─ Of course. There are German retail chains represented in Russia. It is easier for us with them. We speak the same language in both the direct and figurative sense of the word. We are familiar with their goods, their way of working, and they understand what we need, and what that will bring them, because they know about equivalent companies in Germany. Working with global networks is usually more straightforward because they are more open, prepared to experiment, and are not afraid of new approaches and technology. Smaller trading enterprises are more cautious. The situation here regarding Russian networks is an interesting one. They are now focused on digital technology. This is, of course, good, on the one hand, but not so good on the other, insofar as the bulk of all of their sales, up until now, has taken place, not over the internet, but offline. Sometimes it’s astonishing: we can be talking to a manager about the ins and outs of online sales, at which point, it becomes clear that their proportion of their business is less than 5%. It is as if the other 95% have been completely forgotten about!
There are German retail chains represented in Russia. It is easier for us with them.
Even if we are talking about sales of food where, obviously, goods are selected on the internet a lot less frequently than, let’s say, electrical items, equally the proportion of goods found online but bought offline will be not inconsiderable and really should not be disregarded. The situation now with vouchers is indicative of this. In the US, vouchers are extremely popular, as they are in Germany. In the US, the conversion rate for vouchers is 60%. Over there, for example, there was a most successful campaign run by McDonald’s. This is also a particularity of the modern trading company.
To sum up, I would say that the main difference between the Russian and European approach is this. The importance of offline sales in Russia is perfectly understood, as is the importance of transferring online, but they don’t see the big picture where these possibilities are wonderfully intertwined. In the West, however, they do see this. But I am sure that a joined-up picture will soon emerge in Russia which means that the commercial sector has great potential for growth. Both for us and for others.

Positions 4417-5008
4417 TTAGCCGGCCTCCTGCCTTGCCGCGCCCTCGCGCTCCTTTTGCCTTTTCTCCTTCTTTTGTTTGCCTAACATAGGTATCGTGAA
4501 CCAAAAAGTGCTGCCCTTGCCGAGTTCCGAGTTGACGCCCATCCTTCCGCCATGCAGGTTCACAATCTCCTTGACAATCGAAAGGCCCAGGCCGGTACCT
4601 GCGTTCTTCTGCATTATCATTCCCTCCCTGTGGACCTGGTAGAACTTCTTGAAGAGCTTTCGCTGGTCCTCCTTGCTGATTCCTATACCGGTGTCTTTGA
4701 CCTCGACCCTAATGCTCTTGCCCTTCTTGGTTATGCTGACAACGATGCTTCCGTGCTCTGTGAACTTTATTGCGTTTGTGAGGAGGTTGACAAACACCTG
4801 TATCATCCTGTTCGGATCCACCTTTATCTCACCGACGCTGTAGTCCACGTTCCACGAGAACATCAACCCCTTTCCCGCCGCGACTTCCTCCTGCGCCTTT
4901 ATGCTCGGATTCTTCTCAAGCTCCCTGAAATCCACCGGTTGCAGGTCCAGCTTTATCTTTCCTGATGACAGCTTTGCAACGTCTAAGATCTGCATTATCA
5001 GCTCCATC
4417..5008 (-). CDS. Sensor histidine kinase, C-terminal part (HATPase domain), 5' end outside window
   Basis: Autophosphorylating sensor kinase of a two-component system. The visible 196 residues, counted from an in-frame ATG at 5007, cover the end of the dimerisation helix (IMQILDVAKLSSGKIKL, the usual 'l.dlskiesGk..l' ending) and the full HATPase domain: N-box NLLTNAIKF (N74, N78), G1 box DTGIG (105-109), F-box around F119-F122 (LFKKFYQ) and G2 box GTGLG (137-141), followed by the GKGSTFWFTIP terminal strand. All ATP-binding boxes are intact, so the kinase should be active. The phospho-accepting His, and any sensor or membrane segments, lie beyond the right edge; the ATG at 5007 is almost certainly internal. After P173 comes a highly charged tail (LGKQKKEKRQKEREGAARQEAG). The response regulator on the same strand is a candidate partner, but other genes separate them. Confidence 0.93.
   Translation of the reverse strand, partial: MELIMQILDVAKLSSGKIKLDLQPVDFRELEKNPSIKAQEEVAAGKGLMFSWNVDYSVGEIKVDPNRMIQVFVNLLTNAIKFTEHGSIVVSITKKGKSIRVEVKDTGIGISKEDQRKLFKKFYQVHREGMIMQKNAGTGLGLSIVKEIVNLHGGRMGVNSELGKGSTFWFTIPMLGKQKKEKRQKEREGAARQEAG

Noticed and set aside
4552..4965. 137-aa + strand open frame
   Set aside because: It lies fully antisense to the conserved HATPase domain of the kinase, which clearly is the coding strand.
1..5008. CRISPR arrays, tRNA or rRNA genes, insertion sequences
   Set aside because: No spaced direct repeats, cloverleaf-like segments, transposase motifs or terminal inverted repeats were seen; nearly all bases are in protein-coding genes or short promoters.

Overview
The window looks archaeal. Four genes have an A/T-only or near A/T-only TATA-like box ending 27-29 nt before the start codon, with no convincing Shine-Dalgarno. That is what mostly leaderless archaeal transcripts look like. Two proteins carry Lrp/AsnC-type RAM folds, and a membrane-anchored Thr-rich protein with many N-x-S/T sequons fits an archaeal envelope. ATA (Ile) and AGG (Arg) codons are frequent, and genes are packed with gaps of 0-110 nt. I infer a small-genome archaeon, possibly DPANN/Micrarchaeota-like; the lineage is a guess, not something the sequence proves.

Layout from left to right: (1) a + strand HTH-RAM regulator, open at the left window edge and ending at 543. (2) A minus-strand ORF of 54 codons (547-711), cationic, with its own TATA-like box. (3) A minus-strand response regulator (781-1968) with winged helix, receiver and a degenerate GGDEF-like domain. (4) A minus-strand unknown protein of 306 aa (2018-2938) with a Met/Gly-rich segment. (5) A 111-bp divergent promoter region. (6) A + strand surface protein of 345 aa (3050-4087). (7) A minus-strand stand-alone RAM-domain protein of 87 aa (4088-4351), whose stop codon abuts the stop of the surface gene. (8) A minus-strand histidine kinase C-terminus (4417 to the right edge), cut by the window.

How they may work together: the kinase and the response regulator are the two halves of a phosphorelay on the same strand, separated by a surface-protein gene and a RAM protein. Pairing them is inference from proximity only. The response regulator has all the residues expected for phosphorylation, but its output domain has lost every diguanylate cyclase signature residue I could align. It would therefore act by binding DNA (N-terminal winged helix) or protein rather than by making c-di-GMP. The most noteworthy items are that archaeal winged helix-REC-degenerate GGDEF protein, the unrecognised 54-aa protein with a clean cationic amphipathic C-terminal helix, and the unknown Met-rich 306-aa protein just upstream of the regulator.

─ Is it harder working in Russia than in Germany?
─ A little, primarily on account of the paperwork. Germany is easier for that. But it is possible to get to grips with it all. It doesn’t hamper business very much. There’s something else which hampers it: the amount of time taken to sign contracts with large organisations. They can spend a couple of months just on checking us out as an organisation, seeing whether we are reliable or not. And then even more time is spent on some kind of internal procedures. It drags on for half the year! What are they up to? No doubt they have their reasons, but it all gets in the way of our, and basically, anybody’s, business.
I am sure that a joined-up picture will soon emerge in Russia which means that the commercial sector has great potential for growth.
─ Which problems are best dealt with by expats, and which does it make more sense entrusting to Russian colleagues?
─ Obviously, if it’s a case of law or accountancy, then it is better to get a Russian expert. This is no place for a Western accountant. What distinguishes us is that we are part of a group which has great experience in Germany and the rest of the world. My role is to pass on international experience to our Russian employees. They travel to Germany from time to time, and I speak with headquarters myself every day.
In certain circumstances, it is easier to find the right person in Germany than it is in Moscow. In Moscow, there is no lack of engineers and programmers, but there are far fewer managers experienced in our field. But that is natural. German retail is more than just a decade old whereas Russia has had to start virtually from scratch in the 1990s. However, that gap is narrowing rapidly.